As it had for so many years, the American Flag flew in front of Robert Hodges' home on Veterans Day Tuesday.
But this year was different.
The nation's oldest war veteran died Monday at age 115 at Craven Regional Medical Center in New Bern after a brief hospital stay.
"It was a tremendous loss," said veteran and local military historian Furman Gibbs.
"We have lost a legend."
Hodges, who joined the Army as a teenager, served in France during World War I.
The grandson of slaves, he was born near Bath in a three-room house.
One of 10 children, he worked in the farm fields until he enlisted in August 1918.
He returned from duty in 1919 and married Malinda, his wife of 70 years, who died at age 92. They had eight children.
"If you ever wanted to be like somebody, he was that somebody," said William Gurley, senior vice commander of Disabled American Veterans Post 93 in Alliance.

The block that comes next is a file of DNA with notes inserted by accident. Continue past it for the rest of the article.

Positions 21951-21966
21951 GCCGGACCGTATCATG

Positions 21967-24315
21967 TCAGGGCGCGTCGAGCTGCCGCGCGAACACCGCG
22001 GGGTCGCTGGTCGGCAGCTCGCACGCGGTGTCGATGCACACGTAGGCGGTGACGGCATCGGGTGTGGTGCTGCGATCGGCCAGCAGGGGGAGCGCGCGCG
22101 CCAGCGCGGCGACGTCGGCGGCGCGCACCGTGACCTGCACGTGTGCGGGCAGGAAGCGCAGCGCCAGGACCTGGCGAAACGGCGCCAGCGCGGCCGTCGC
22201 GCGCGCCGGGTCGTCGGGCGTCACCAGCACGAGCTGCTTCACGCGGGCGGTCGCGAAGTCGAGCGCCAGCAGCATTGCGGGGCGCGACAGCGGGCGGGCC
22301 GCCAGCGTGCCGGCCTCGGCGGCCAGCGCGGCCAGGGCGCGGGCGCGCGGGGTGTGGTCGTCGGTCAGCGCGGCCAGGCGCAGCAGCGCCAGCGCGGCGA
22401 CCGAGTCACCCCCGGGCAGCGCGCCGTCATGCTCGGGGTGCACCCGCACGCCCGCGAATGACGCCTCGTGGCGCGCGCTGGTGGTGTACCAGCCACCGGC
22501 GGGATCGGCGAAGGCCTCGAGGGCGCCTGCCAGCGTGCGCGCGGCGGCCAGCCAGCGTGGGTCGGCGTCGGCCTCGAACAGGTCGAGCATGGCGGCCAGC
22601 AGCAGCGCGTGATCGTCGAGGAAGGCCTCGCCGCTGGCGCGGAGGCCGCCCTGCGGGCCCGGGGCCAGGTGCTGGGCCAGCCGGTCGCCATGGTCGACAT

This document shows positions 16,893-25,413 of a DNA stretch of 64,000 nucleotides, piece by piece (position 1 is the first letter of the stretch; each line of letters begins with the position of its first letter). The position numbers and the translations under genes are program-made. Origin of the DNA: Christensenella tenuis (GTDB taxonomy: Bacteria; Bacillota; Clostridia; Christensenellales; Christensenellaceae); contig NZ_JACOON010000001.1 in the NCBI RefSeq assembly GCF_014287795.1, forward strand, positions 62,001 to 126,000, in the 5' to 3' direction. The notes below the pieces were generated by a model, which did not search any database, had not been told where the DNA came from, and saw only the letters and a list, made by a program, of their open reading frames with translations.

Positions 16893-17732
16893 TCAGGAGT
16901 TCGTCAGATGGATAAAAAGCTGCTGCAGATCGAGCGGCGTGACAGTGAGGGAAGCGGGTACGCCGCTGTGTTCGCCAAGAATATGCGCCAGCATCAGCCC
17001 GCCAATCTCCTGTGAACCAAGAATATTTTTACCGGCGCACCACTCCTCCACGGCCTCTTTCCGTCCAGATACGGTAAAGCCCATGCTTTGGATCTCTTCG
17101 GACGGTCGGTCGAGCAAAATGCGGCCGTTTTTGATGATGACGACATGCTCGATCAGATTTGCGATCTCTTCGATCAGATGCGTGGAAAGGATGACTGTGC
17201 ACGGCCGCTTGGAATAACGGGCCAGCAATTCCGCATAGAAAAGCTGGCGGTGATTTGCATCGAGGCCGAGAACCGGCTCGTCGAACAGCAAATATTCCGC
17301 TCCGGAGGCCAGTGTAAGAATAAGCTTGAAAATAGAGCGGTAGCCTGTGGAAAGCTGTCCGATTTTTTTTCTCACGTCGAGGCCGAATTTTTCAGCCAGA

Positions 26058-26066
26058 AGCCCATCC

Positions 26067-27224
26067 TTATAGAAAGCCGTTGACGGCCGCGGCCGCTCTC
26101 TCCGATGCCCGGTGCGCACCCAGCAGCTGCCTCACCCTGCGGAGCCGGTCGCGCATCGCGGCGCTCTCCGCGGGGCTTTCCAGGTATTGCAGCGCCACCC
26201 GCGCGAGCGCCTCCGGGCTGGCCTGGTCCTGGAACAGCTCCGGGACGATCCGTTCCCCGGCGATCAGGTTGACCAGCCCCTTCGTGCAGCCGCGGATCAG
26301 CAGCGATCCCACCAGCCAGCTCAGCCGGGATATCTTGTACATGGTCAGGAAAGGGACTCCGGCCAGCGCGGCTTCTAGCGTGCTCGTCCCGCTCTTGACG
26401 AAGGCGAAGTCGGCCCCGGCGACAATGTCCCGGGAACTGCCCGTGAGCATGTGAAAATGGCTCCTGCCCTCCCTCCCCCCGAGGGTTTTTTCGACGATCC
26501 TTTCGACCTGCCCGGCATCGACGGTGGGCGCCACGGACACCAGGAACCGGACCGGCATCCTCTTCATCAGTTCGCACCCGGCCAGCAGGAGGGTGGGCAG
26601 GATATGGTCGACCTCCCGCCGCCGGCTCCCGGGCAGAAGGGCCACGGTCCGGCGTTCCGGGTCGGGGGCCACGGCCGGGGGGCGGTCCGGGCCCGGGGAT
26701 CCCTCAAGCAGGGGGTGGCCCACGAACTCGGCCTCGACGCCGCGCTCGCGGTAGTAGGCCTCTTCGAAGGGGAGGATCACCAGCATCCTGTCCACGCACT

"To live as long as he did, his mind was pretty good. He knew things and would tell you things," Gurley said.
"He was a military man, because whenever we had different events, he would like to sing the military songs."
Sen. Scott Thomas, D-Craven, who was in Bayboro to participate in the Pamlico County Veterans Parade, said Hodges was an exemplary eastern North Carolinian.
"Mr. Hodges was an outstanding man who served his country well for many years," Thomas said.
"As the oldest living veteran, I think he is someone that a lot of other veterans looked to with a lot of respect."
Asked about his longevity during a tribune day by the Department of Veterans Affairs last year, Hodges said simply, "What I figure on is anything you can do for the Lord is all right. I have done the best I can from when I was a child."